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UCC EmployAgility Awards Ceremony

11 Apr 2024
Professor Paul McSweeney, Vice-President for Learning and Teaching; David Jones, UCC Career Services; Ghufran Al-Bander, Excellence in Social Responsibility Award winner; Adel Coleman, Graduate Attributes Programme Manager; Professor Stephen Byrne Deputy President and Registrar (Photo: Max Bell)

The UCC EmployAgility Awards programme is a key transition out initiative coordinated through a partnership with the UCC Graduate Attributes Programme and UCC Career Services. This year 239 students achieved an award. 

EmployAgility is defined as being “flexible enough to skill up and manage rapid changes in the workplace.” 

Agile values are now fundamental to how organisations adapt, and as the world of work evolves, the concept of career is radically transforming. Increasingly, modern business demands people with an agile mindset who are customer-centric, collaborative, and able to network as part of multi-skilled teams. Candidates must have the ability to respond and adapt to ever-changing environments and understanding their development of core graduate attributes and values is key to this success.

The UCC EmployAgility Awards is a professional skills development programme, and demonstrates that students have engaged in, and developed professional skills through extra-curricular activities and work experience, all of which will help them to stand out from the crowd when applying for graduate roles and internships.

Students from all four UCC Colleges, from first year through to postdoctoral level, dedicated at least 20 hours to a voluntary activity or initiative this year. Their learnings will support them as they continue to transition through, or out of UCC to embark on the next stage of their journey. Whether that be continuing to explore new interests, entering the world of work, or embarking on further study. Through their dedication to personal and professional development, they have ensured that they are equipped with key employability skills, core graduate attributes, and well-developed values.

All students can apply for the award through six pathways: Student Life, Volunteering, Entrepreneurship, Internship, Research, or the Open Pathway. To be eligible for the award, they must dedicate a minimum of 20 hours to their chosen activity or initiative and submit a final reflective report. 

In this report, students must reflect on the core attributes and values they developed through their engagement with their chosen initiative. This award does not just support them in becoming work-ready but aims to ensure they are world-ready. Their development of core attributes and values such as digital fluency, independent and creative thinking, social responsibility, and global citizenship, enables them to take an active role in advancing the just and sustainable evolution of our communities, our society, and our local and global economies. Through their development of respect, ambition, compassion, resilience, and integrity, they are empowered to create more value than they consume and become an active citizen in society.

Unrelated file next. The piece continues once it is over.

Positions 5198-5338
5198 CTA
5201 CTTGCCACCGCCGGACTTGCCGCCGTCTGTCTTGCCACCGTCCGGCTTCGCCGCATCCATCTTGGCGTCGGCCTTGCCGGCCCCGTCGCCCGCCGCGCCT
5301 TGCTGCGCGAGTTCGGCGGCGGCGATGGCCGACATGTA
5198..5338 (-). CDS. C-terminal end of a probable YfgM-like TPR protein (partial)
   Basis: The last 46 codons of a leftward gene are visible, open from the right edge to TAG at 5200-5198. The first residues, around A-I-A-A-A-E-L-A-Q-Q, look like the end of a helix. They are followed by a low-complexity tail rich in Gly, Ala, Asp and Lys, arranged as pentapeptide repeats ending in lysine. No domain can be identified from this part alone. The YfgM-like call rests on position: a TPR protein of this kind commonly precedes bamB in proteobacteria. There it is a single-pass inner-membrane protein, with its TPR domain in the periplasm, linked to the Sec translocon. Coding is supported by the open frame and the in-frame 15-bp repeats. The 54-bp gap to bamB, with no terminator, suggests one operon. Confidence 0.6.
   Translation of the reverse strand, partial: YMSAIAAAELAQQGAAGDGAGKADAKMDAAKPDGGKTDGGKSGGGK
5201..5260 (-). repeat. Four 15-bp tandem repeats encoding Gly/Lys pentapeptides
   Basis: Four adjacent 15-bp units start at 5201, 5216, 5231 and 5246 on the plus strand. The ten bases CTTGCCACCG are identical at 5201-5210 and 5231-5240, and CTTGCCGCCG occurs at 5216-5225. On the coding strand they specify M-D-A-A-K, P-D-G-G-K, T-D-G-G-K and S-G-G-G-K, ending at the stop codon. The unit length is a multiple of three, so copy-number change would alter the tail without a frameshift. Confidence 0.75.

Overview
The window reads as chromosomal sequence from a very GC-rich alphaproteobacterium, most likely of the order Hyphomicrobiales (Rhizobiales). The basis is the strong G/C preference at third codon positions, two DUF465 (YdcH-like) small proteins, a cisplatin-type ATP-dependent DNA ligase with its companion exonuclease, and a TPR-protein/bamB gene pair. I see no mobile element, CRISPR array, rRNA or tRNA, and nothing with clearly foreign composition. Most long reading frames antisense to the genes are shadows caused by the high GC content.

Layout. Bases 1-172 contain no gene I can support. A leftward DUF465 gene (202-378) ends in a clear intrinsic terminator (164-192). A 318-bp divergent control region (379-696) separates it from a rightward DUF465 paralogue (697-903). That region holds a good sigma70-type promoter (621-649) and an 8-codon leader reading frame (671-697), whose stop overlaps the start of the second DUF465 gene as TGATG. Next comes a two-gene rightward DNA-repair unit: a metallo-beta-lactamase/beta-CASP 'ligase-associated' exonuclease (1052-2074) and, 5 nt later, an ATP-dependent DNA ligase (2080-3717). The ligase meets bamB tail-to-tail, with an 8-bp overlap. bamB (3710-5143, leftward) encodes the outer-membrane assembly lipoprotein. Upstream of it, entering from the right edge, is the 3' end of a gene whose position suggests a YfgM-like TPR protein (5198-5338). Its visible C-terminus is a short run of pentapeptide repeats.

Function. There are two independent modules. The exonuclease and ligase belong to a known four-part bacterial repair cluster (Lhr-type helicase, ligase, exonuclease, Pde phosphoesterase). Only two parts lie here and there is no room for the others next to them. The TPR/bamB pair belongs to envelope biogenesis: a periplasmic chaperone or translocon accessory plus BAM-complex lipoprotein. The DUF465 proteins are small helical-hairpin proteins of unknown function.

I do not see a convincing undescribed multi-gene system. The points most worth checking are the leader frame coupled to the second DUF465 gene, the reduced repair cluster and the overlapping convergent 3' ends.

Excellence in Social Responsibility Award

Ghufran Al-Bander, Medicine, College of Medicine, and Health. 

UCC promotes a focus on creating awareness of how individual disciplines and fields of study all play a role in shaping future outcomes: social, health, environmental, and economic. Ghufran Al-Bander, winner of this year's Excellence in Social Responsibility Award displayed the capacity to look at broader issues and potential impacts of her field of practice and understands how her actions can enhance the well-being of others to make a valuable contribution to society.

As someone who faced racism in the past, she wanted to create a greater sense of belonging for her fellow students who faced similar discrimination.  She focused her efforts on advancing medical research on student initiatives to tackle health inequities and inspire students from other Irish universities to run similar projects. Through her work with Failte Refugees and Cork Simon, she advocated for the rights of migrants, refugees, homeless people, and other vulnerable groups so they can receive optimal medical care. She led in coordinating Cork's first Derm Day Conference which highlighted the impact of skin conditions such as acne, eczema, psoriasis, and skin cancer, on different skin tones.

She plans to use her ambition, integrity, social responsibility, and ability to recognise and challenge inequality to create inclusive spaces and have conversations that challenge barriers to accessing healthcare. 


Graduate Attributes Programme

5, Brighton Villas, (First Floor) Western Road, University College Cork, T12 EC95